Were cops in Ontario grossly underpaid in 2001?

Are police officers in Ontario currently being paid fair for the work that they do or is their room for more increases in the near future?

Tons of respect for the force and what they do, but they are simply overpaid in Ontario (not hating, but how many raises have the obtained in the past 15 years? Yet, they negotiated it, good on them and shame on us for caving.) for what they provide.

There is a reason for the extreme lineup to become an officer.


Good luck though OP, sounds like your head is in the right spot to potentially get your foot in the door.
I think that problem is that what police officers deserve and what we can afford to pay them are two different things. Do police deserve to be well paid? Yes, I think so. The problem is that we simply can't afford to keep paying them $100000-$125000 in base salary per year.
Deal Addict
Sep 20, 2008
1133 posts
220 upvotes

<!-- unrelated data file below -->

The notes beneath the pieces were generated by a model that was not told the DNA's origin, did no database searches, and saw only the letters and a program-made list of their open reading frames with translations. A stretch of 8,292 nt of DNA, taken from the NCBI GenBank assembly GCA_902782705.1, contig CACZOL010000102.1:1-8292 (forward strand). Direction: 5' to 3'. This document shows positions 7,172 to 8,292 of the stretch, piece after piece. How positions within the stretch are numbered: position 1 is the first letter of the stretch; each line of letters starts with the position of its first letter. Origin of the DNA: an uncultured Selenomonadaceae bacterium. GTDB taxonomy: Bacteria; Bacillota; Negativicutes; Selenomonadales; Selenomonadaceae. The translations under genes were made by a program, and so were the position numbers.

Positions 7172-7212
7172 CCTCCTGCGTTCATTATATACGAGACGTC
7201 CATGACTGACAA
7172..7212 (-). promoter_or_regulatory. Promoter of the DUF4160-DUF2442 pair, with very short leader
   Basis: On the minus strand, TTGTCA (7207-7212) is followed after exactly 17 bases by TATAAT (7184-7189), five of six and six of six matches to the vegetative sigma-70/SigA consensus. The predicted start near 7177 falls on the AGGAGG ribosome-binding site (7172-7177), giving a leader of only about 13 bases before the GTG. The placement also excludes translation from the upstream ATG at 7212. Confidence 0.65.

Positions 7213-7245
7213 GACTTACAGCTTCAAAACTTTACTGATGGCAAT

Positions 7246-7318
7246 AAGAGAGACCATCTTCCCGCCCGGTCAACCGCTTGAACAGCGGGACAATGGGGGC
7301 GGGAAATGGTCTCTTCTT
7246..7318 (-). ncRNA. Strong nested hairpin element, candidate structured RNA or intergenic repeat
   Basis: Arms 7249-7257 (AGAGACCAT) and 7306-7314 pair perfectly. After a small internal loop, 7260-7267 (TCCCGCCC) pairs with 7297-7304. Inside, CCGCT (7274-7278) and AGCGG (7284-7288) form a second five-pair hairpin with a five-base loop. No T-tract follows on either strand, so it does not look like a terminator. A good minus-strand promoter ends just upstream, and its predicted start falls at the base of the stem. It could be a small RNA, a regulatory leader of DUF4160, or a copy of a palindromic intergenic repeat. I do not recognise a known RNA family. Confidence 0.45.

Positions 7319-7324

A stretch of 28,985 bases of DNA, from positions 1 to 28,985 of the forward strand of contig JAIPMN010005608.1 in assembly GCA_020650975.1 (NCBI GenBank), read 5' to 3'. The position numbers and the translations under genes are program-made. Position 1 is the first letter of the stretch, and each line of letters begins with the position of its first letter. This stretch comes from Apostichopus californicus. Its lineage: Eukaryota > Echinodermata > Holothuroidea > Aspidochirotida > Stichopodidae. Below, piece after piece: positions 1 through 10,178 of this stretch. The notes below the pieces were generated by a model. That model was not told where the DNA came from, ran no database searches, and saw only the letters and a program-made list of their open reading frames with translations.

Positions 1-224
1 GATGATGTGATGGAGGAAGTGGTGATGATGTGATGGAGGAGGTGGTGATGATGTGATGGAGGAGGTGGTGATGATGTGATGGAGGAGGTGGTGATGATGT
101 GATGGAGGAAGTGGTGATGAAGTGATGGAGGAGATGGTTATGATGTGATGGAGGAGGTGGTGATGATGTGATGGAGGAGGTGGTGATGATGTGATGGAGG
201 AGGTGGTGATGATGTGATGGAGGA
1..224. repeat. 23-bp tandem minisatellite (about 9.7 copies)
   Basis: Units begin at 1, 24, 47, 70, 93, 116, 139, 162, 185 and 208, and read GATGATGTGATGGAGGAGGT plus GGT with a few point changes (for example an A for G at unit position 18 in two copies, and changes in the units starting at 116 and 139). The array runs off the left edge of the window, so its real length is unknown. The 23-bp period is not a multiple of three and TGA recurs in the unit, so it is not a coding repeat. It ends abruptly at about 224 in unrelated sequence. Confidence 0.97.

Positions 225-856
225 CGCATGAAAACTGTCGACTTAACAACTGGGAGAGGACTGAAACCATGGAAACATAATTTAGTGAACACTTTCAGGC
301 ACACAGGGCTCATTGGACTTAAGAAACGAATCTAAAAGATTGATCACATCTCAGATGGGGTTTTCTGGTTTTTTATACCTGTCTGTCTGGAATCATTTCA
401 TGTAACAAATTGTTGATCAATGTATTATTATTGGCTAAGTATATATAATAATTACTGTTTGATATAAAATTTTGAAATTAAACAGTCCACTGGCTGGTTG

Kanata
I had a reply written out but the reality is that unless you are in the job, you won't understand why we get paid the way we do. And its not 125K base pay , few are over 100K and thats just. Those making 125K + are doing it because of overtime.
Deal Addict
Nov 22, 2009
2075 posts
349 upvotes
Toronto
Dark Phoenix wrote:
Dec 5th, 2017 5:25 pm
I had a reply written out but the reality is that unless you are in the job, you won't understand why we get paid the way we do. And its not 125K base pay , few are over 100K and thats just. Those making 125K + are doing it because of overtime.
Sorry, most jobs in the private sector do not get paid for overtime. Also, if regular citizens including myself don't have to pay so much taxes (buying things with our "after-tax" money also get taxed), we wouldn't be complaining as much. Please give me a few examples of careers where people can make 100k with an arts degree, non-STEM, non commission-based, and without being in management.

Nobody said police officers shouldn't be paid well, but when they are paid so much more than everyone else that isn't in some prestigious career, and hardly have anything left after taxes + GST taxes, it's a problem.

O yes, I just found out that TTC booth ticket collectors can make 100k doing overtime as well. I've read through their financial statements and they don't even make enough from fares to pay for even the employee salaries alone, and their government subsidy is higher than the revenue amount...